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VIEWPOINT

Name Changes That Fracture Language : Many Firms' New Monikers Are Utter Gibberish

March 15, 1987|S. B. MASTER | S.B. Masters is in charge of the corporate-naming division of Landor Associates, a San Francisco consulting firm.

In a misguided effort to liberate themselves from what management perceives as old, restrictive company names, many otherwise sensible corporate executives have run to phoneme scramblers, a breed of naming experts who seem to have given up on the language in favor of computer-generated gibberish.

Bits and pieces of words, remnants of sound, are electronically stitched together to form new "words. "

The result? A rash of prominent American companies are sporting new patchwork names such as Allegis, Unisys, Navistar, Nynex and Trinova. Not since Lewis Carroll's "Jabberwocky" have we seen so much phoneme scrambling.

Often the scramblers get so caught up in their synthetic threads that they forget the basics: differentiation and pronounceability.

Name is Ambiguous

For example, while Primerica, American Can's new moniker, is not a total embarrassment like Unisys, its pronunciation (PRY-merica) is ambiguous and the "merica" suffix, although meaningful, is hackneyed.

There are already many federally registered corporations or trademarks with names ending in "merica" (Homerica, Comerica, Agrimerica) and others beginning with "Ameri" (Ameritech, Amerifirst, etc.).

So it will be very difficult and costly to make Primerica stand out.

Coining words is definitely not the same as minting money. Names such as Exxon and Abex may be good or bad. But one thing is certain: They will require many promotional dollars to establish.

With enough time and money, any meaningless and fairly pronounceable combination of letters can be made a part of the language.

But that's an expensive way to go. A new word will always need more introductory promotion than a real word already charged with meaning.

Our experience both nationally and internationally proves that people respond most positively to names that they can use easily, understand quickly and feel good about.

Real words, with the emotional and psychological associations they carry, generally do a better job of accomplishing these objectives. It isn't easy for people to get a warm feeling from abstract and meaningless computer-generated names.

Dangers abound in phoneme scrambling. Sometimes a computer-made creation turns out, embarrassingly enough, to be an obscure real word.

When Houston Natural Gas and InterNorth merged last year, the marriage resulted in the awkward moniker HNG/InterNorth. Management agreed to rename the company (something coined, something related to energy and high tech).

It very nearly ended up with Enteron Corp. until it learned from a very amused investment community that the word enteron is the medical term for the alimentary canal, an organ that functions both in digestion and the elimination of waste. Back to the minting machine.

Another naming mistake, almost as common and also resulting in a meaningless miasma, is the Alphabet Soup Solution.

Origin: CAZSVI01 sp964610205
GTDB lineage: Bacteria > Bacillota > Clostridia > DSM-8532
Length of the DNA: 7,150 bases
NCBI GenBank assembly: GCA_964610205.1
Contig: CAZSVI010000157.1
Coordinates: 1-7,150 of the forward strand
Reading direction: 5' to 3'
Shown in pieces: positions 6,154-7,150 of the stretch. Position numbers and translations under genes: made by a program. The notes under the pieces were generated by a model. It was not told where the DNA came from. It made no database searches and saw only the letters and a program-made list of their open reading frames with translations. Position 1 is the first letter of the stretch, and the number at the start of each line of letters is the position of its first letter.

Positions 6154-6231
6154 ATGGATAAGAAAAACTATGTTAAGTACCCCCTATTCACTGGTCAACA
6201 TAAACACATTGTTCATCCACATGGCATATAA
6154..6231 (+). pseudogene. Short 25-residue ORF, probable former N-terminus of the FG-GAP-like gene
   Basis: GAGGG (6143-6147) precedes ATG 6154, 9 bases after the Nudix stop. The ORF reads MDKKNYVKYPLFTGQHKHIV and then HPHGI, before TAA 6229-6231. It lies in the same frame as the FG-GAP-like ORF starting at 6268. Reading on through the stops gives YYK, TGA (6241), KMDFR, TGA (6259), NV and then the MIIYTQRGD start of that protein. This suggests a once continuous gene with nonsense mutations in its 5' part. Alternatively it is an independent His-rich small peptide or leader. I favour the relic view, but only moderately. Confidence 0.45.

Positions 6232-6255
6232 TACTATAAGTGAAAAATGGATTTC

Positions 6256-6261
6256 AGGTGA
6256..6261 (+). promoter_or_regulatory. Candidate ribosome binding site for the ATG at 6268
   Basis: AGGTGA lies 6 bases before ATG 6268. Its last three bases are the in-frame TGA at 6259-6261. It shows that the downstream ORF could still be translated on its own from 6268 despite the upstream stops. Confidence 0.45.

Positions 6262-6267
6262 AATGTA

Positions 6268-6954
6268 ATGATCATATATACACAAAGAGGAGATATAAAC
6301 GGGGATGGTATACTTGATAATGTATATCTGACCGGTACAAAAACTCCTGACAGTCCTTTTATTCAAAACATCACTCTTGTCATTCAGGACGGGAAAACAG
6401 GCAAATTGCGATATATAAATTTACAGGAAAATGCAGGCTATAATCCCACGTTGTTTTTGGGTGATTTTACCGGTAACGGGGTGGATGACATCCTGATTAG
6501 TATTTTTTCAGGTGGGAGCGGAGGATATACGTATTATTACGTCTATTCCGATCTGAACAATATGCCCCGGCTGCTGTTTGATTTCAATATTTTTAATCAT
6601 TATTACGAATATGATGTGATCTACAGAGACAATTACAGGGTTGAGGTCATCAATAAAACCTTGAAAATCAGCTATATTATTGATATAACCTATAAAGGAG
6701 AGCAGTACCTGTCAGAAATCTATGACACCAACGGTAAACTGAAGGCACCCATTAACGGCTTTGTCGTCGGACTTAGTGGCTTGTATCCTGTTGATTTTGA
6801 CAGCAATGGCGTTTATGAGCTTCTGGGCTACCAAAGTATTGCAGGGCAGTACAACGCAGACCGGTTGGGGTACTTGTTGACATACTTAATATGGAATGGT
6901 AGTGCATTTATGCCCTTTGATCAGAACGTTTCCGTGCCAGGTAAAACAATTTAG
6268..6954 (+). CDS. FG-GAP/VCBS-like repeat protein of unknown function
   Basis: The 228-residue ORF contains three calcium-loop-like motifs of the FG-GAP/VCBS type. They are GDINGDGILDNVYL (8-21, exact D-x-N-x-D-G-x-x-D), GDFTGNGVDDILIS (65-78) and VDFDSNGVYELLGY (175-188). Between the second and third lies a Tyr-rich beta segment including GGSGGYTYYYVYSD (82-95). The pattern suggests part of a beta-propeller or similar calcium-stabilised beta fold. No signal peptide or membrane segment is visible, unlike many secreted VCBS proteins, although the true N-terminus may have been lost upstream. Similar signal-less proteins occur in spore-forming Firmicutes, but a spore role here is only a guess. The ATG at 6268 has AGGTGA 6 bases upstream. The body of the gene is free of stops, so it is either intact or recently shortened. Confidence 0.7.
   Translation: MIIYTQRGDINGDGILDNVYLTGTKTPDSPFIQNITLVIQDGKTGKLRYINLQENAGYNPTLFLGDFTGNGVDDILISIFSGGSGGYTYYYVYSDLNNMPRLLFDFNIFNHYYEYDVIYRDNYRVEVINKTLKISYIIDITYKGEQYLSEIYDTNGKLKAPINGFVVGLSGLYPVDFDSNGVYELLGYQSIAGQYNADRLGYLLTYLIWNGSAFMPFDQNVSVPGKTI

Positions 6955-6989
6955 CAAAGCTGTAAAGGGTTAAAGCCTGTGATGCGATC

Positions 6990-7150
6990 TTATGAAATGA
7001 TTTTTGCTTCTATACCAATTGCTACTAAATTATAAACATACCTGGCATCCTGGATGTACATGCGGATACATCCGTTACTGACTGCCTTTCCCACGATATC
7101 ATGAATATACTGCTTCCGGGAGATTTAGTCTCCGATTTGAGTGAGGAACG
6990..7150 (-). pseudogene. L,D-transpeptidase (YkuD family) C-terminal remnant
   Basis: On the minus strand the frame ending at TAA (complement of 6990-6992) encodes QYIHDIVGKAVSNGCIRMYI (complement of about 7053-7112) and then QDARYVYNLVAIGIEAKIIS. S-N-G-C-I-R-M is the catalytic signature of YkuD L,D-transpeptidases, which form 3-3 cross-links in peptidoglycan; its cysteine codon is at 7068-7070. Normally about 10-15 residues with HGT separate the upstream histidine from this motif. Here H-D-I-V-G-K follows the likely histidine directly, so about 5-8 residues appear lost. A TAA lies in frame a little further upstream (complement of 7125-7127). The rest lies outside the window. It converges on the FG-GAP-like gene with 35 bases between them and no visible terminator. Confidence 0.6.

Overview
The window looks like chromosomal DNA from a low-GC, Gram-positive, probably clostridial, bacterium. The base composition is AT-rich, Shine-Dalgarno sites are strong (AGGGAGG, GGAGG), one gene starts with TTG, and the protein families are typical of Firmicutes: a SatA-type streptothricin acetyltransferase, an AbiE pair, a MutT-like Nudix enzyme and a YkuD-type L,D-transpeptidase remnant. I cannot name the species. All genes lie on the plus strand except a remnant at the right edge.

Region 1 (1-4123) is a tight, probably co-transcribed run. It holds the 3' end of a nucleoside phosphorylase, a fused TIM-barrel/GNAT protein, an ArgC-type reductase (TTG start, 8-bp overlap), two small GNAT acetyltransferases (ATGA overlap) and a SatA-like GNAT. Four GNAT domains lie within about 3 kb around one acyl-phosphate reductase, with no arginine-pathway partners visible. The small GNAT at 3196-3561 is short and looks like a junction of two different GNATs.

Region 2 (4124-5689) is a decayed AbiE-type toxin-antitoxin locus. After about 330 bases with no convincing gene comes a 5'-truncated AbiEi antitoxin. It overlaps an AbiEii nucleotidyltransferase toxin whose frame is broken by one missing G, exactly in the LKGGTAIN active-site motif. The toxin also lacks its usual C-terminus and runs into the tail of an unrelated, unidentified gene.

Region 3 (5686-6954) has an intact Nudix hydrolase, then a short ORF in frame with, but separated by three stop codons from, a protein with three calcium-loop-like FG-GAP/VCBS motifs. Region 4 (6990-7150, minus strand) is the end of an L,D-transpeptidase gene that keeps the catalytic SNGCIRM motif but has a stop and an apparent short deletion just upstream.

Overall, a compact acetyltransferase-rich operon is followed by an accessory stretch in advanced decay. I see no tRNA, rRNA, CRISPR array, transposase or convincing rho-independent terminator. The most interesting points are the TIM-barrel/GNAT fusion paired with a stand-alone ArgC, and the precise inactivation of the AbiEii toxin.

In the age of mergers and acquisitions, many good corporate names have been replaced by a string of letters. It works with RCA, IBM and GE. Why not then PPG or MBPXL?

The answer is obvious. Only companies with a long history of very high visibility can get away with shorthand initials.

Running to the alphabet is often the easiest way out--and a sure sign of the naming expert's fatigue. For every AT&T or GE there are hundreds of SMCs, DPFs, GAFs and--most tragic of all--USXs that have chosen alphabetical anonymity.

The Nearsighted Name also is a hazard. Always keep an eye to the future. With too specific a name, you can fence yourself into a single market, product or service and create problems for future diversification.

Beware especially of geographically limiting names. Allegheny Airlines had a geographically nearsighted name. Its current name, USAir, immediately changed the public perception, communicating its nationwide service.

Beware of Blunders

Names often build up tremendous equity. If a new name won't do a better job of achieving your objectives, keep the old one and revitalize it with a fresh, new visual treatment.

For example, new corporate colors, judiciously selected typography, a revised logo and a systematic approach to graphics can be powerful--and instant--communicators of corporate strategy.

Lastly, beware of the Dirty Word blunder. Even if you think that your market is limited for the moment to the English-speaking world, don't forget the large and growing non-English-speaking population in the United States.

Also remember that today's marketplace is becoming more and more global. Forward-thinking management should anticipate expansion.

Names, therefore, should be checked with the major languages of the world so that awkward homonyms can be avoided.

Chevy Nova, for example, means "no go" in Spanish, and Colgate means "hang yourself" when given the Spanish pronunciation, col-gah-tay.

While it's great fun to call attention to the current lunacy in naming that seems to be sweeping corporate America, it should be remembered that naming is a serious business.

In these days of intensified competition, the right name can be an enormous advantage in the marketplace.

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